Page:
Last year at this time, the Midwest region of the United States was in the throes of severe flooding, forcing the cancellation of the 17th consecutive season for the "City of Joseph" pageant in Nauvoo.
"We're back!" affirmed R. Don Oscarson, the pageant author, executive producer and president."Last year, every bridge over the Mississippi River was closed for a 200-mile stretch from Burlington, Iowa, to St. Louis, Mo.," he remembered. "The ground water was so high in Nauvoo that the wells were filled within 6 inches from the top. There was standing water on the stage for `City of Joseph' because there was nowhere for it to run; the ground couldn't absorb any more."
By contrast, this year's pageant performances have gone as planned under mostly fair skies. The performance on Friday, July 29, was seen by about 7,000 spectators, the largest opening night attendance in the pageant's history. About that many attended the following night.
The pageant continued Aug. 2-6.
"So that we didn't forget last year's flood and how blessed we were this year, on Saturday night, during a major scene commemorating the gathering of the Saints here, a tremendous cloudburst broke over the audience and the cast, with torrential rain," Brother Oscarson said. "The cast continued right on with the performance, and the audience sat without moving during a three-minute downpour. No one left, and the show continued to its conclusion under fair skies."
In song and narrative, the pageant tells the story of Nauvoo during the six years from 1839 to the death of the Prophet Joseph Smith.
"The 350 cast members come primarily from the Midwest, but several families come from as far away as Virginia and the Far West," Brother Oscarson said. "This year, the youngest cast member is 7 weeks old and the oldest is 79 years."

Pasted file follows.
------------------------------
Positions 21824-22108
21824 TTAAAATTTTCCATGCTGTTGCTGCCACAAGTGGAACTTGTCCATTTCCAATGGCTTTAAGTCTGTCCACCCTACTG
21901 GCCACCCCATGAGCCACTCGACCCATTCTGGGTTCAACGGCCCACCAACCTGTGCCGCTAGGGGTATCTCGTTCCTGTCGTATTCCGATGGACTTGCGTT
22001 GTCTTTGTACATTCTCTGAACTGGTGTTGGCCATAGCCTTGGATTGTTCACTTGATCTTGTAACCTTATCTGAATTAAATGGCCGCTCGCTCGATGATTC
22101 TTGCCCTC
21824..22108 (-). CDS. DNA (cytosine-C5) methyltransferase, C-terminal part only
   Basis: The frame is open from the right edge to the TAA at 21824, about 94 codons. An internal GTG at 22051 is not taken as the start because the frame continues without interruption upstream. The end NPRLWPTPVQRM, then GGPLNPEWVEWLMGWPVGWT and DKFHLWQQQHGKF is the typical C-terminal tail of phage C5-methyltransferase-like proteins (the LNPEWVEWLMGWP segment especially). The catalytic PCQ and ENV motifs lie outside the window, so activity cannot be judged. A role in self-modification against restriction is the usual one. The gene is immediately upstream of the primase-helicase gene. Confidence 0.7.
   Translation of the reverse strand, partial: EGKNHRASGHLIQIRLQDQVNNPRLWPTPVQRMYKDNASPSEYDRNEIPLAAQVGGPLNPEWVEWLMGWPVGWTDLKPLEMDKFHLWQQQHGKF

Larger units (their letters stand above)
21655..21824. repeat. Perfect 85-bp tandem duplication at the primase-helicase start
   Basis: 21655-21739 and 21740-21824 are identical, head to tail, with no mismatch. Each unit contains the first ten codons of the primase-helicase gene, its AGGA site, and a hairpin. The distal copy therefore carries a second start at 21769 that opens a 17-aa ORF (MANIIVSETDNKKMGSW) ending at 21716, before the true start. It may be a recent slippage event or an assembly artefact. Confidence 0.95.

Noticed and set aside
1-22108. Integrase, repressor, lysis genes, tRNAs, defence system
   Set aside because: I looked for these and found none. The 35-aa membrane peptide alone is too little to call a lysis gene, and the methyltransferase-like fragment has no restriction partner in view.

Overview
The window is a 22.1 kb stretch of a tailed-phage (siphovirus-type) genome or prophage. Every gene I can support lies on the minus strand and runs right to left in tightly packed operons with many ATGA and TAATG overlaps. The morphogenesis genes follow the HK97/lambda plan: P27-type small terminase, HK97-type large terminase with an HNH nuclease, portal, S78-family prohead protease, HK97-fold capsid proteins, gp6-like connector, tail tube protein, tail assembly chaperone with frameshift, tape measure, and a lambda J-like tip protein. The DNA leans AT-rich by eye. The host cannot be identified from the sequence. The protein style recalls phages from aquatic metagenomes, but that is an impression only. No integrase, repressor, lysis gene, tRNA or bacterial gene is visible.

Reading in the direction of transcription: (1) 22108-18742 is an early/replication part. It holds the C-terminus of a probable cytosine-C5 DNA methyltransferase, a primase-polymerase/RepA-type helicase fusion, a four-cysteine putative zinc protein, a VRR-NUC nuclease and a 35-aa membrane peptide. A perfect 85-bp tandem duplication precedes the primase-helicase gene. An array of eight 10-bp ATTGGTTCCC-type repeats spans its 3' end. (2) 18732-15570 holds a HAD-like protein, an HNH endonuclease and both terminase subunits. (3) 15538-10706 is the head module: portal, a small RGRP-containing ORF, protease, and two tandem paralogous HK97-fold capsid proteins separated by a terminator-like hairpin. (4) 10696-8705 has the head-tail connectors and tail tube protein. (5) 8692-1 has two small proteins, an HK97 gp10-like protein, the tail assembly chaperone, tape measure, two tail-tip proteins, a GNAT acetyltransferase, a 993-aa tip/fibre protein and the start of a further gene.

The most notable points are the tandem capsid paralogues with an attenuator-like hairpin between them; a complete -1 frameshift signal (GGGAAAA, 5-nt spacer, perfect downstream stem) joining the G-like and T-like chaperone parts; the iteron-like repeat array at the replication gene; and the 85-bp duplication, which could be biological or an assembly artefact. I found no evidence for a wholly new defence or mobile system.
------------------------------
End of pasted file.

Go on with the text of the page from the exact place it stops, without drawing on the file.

Exemplifying the dedication of the cast members, he said, is Colette Skeen, a teen-ager from Charlottesville, Va., who told her family, "I'll give up Christmas if we can go back to Nauvoo and be in `The City of Joseph.' "
Brother Oscarson said a newspaper in Burlington, Iowa, The Hawkeye, carried an account of the Mike Stever family from Ogden, Utah. Family members gave up their tradition of pizza on Friday nights to put the money toward spending two weeks in Nauvoo for the pageant.
According to the newspaper story, Brother Stever's wife, Eloise, died last year, but he felt it was important to keep up the tradition of participating in the pageant.
"It's been hard returning this year without my wife," he was quoted as saying, "but I feel like she's here. She'll be up on the stage."
Brother Oscarson said that prior to her death, Sister Stever requested that at her memorial service one of her daughters sing "Bend of the River," the theme song of the pageant.
While in Nauvoo, the cast and crew become part of the community, Brother Oscarson said. About 170 stay at a campground managed by the RLDS Church. While there, they take on voluntary work projects to improve the camp.
"Also, we have a substantial number of our cast who stay at a Catholic girls academy right next to the stage area," he said. "They are very careful so as not to disturb the Catholic sisters who are there in a retreat."
Brother Oscarson said several young men and women in the cast are participating in a community project to paint a church in Nauvoo that is being renovated as a civic building.